Students in 2-3 were recently introduced to the art of Alma Woodsey Thomas. Following an introduction to watercolor painting, students explored the abstract style of the artist. Ms. Thomas was born in 1891 and was an art teacher in Washington DC for 38 years. She began painting full-time when she was in her 60’s!
We’re looking forward to seeing both new and familiar faces back on campus! Be sure to check out this brief video that provides an overview of the new Swivl technology that will be in our hybrid classrooms this fall. The video features four faculty members and was recorded during our Summer Term classes.
Last fall, K-5 students used their hands as inspiration for self-portrait relief prints. Students focused on mirror image design, pattern, and color theory.
We had originally planned to exhibit these prints in the Spring Gallery Show. With the temporary closure of the campus, we hope you enjoy the online version!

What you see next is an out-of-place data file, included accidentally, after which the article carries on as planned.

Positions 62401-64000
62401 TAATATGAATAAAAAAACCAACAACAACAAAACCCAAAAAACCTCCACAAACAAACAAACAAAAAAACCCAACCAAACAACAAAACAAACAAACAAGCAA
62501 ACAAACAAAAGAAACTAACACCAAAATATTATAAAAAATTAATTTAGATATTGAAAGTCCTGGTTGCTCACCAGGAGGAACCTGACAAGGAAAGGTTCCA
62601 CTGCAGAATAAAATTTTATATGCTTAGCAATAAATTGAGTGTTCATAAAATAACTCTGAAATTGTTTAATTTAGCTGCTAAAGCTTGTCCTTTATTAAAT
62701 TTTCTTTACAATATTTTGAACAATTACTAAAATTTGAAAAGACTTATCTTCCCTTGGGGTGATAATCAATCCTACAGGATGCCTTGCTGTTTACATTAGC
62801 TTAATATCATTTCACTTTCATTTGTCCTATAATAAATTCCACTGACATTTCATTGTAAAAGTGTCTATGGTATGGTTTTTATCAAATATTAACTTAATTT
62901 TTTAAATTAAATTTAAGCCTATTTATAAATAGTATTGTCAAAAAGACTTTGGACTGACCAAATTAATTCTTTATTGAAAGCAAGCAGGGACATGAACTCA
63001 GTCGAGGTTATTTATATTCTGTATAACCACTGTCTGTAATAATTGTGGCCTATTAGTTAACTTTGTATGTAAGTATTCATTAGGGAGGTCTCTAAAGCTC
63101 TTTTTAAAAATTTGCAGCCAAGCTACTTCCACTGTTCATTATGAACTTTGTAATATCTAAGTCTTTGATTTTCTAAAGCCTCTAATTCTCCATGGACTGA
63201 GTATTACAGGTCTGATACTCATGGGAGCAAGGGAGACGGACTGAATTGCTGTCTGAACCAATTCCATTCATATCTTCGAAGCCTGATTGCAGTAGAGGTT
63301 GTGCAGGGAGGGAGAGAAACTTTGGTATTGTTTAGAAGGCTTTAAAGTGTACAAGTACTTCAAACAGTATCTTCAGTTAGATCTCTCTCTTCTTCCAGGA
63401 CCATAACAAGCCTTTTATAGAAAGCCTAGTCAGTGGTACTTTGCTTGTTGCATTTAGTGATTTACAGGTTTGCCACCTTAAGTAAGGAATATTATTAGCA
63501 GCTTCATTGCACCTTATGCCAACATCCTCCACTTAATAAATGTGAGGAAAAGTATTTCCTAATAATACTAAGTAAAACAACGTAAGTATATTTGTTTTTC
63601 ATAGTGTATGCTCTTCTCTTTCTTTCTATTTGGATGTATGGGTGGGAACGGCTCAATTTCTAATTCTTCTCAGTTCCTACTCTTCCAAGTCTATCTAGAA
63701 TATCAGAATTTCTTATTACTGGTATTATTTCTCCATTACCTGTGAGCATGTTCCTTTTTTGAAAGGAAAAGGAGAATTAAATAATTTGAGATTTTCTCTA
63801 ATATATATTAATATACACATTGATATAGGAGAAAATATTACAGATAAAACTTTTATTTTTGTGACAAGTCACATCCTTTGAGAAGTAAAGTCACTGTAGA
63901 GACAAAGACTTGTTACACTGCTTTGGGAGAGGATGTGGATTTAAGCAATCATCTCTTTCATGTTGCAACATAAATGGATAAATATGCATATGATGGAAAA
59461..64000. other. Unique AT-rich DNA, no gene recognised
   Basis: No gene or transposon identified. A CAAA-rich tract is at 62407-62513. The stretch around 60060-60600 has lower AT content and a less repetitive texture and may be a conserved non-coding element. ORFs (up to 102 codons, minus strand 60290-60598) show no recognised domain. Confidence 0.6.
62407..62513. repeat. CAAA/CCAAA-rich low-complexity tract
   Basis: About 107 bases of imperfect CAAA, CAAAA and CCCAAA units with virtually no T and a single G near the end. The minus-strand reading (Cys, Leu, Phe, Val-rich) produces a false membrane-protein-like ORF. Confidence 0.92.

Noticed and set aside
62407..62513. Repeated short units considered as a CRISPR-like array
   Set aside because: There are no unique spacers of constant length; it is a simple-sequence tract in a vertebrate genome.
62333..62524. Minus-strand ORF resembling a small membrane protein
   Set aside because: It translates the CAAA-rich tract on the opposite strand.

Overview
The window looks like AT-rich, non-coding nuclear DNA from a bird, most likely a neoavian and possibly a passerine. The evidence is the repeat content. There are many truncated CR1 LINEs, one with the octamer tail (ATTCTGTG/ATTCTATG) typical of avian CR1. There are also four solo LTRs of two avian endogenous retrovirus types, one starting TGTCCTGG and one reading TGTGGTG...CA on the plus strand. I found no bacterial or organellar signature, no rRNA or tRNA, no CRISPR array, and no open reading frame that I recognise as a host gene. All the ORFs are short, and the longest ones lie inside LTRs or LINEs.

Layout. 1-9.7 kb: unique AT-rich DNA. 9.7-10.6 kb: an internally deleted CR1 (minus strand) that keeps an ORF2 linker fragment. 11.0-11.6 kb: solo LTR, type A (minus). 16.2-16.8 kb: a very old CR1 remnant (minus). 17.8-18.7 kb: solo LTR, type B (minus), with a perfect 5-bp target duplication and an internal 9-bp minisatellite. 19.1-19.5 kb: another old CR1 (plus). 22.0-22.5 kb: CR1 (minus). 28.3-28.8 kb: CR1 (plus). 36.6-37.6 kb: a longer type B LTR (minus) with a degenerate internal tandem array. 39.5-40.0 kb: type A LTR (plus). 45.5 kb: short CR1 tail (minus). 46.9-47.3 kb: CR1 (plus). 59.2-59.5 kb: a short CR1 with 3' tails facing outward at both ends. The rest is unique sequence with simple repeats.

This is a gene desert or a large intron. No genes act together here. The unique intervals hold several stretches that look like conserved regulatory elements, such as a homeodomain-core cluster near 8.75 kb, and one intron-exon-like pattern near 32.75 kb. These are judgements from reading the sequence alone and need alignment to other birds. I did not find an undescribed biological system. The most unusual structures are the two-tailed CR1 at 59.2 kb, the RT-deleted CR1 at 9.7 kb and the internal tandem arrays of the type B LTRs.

During the month of January, students in Waynflete’s 4-5 program created fact cards in connection with their class unit on Iceland’s glaciers, sea level rise, and Iceland’s proactive efforts to slow the pace of climate change. (Iceland is this year’s Global Focus country.)
The fact cards are similar to public service announcements, with messages ranging from “CO2 is the gas that’s causing Earth to warm up over time” to “The world’s largest glacier is in Antarctica” to “Glaciers melting may trigger more volcanic eruptions in Iceland.”
These signs are posted around the Lower School. Have a look the next time you visit!
The entire Lower School has recently become immersed in a study of Iceland, this year’s Global Focus country. In preparation for their original play called The Great Volcano Rescue, Early Childhood students have been learning about puffins.
Part of the research included watching a video about a tradition in Iceland called Puffin Patrol (click here to see the video). After the students became very excited about the idea of rescuing lost pufflings, teachers transformed an area of the classroom into a Puffin Patrol Research Center. Here, students could search for missing pufflings, record data, band the birds, and release them back into the ocean. Students have even gone on Puffin Patrols throughout the Lower School to locate these adorable birds.